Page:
The library was founded in 1933 by Alfred Wiener together with David Cohen as the Jewish Central Information Office (JCIO) in Amsterdam to provide information about the persecution of Jews by the Nazis. Wiener had previously been a staff member of the Centralverein deutscher Staatsbürger jüdischen Glaubens in Berlin, where he had begun documenting the Nazi movement and the accompanying rise of antisemitism in Germany since the publication of Hitler’s Mein Kampf in 1925. After Hitler’s seizure of power in 1933, he fled to Amsterdam and, shortly before the German occupation in 1939, rescued himself and his material to London. The Wiener Holocaust Library is one of the world’s leading and most comprehensive archives on the Holocaust and National Socialist Germany. It has a unique collection of over one million objects, unpublished/published works, press clippings, photographs and eyewitness accounts, including countless reports of refugees.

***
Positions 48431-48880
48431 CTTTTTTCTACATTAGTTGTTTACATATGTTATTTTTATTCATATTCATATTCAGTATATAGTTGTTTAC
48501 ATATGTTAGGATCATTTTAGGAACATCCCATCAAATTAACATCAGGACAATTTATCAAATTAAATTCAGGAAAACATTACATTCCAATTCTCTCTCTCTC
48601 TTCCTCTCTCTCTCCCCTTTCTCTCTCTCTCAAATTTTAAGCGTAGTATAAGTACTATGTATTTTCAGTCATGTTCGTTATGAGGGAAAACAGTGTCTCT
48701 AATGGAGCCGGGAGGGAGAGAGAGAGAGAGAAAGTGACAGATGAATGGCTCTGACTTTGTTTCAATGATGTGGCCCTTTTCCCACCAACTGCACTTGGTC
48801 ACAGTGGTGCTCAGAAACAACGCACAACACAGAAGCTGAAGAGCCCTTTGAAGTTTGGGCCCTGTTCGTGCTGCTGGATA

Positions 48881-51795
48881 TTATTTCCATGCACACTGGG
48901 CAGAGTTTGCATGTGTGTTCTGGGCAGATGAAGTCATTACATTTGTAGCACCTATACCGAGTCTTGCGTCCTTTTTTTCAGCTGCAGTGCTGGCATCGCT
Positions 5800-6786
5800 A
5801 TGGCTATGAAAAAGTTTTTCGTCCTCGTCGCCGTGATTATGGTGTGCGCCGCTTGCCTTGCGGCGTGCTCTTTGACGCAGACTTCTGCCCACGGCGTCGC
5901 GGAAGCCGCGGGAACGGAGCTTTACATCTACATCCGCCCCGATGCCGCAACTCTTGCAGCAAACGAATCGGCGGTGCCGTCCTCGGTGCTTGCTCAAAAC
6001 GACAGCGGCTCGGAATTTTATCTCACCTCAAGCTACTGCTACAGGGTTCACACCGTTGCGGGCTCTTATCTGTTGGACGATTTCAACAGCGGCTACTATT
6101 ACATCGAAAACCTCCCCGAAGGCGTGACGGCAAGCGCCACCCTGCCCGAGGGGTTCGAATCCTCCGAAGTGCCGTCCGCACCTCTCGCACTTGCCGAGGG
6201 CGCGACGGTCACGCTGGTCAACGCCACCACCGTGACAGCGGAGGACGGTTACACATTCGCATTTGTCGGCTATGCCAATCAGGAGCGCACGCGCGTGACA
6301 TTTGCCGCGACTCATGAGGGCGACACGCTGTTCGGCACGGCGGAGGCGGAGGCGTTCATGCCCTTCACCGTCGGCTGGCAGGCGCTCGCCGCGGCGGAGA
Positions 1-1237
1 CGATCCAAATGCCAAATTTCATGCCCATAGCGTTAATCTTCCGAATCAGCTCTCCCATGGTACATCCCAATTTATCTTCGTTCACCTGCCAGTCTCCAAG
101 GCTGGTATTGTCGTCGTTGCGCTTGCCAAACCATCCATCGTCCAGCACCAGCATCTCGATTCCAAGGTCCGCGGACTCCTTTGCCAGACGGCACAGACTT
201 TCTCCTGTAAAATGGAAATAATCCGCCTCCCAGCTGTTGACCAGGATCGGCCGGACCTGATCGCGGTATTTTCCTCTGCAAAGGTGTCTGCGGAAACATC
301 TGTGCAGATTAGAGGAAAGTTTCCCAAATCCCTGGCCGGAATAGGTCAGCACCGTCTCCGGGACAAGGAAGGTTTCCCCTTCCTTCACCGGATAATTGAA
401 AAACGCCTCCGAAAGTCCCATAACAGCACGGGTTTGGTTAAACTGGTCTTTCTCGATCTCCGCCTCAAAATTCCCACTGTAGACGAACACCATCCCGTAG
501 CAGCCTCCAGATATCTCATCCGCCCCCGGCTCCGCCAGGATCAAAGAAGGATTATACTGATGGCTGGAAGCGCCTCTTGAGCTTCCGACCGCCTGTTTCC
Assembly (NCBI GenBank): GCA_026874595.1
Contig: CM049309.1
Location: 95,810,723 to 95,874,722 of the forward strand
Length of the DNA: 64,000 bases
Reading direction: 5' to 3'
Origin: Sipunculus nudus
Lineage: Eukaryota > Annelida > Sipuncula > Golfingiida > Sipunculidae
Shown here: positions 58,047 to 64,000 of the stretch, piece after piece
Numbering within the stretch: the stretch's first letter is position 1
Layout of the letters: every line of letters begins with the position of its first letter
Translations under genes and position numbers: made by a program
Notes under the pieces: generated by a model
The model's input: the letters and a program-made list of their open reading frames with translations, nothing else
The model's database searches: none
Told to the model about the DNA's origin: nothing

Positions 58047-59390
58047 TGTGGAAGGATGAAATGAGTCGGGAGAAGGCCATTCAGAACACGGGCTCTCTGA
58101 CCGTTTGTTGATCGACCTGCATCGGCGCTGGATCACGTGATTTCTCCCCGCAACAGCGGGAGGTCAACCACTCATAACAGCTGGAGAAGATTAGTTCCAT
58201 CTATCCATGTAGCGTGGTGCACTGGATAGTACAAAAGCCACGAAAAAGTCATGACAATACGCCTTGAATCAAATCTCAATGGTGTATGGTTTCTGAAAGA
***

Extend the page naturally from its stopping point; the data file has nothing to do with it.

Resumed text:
Much of our material on Vilnius is based on a find in the Wiener Holocaust Library. Here Miriam Schulz discovered the archive of the refugee collective Komitet tsu zamlen materialn vegn yidishn khurbn in Poyln 1939 (Committee to Collect Material on the Destruction of Polish Jewry 1939). The committee was founded in November 1939 by a Polish Jewish refugee collective in Vilnius to document the crimes of Nazi Germany against the Jewish population in occupied Poland on the basis of refugee reports. It is regarded as one of the earliest historical Jewish commissions to offer documentary resistance in the shadow of the incipient Holocaust. Some of the documents in its archive are part of the We Refugees Archive.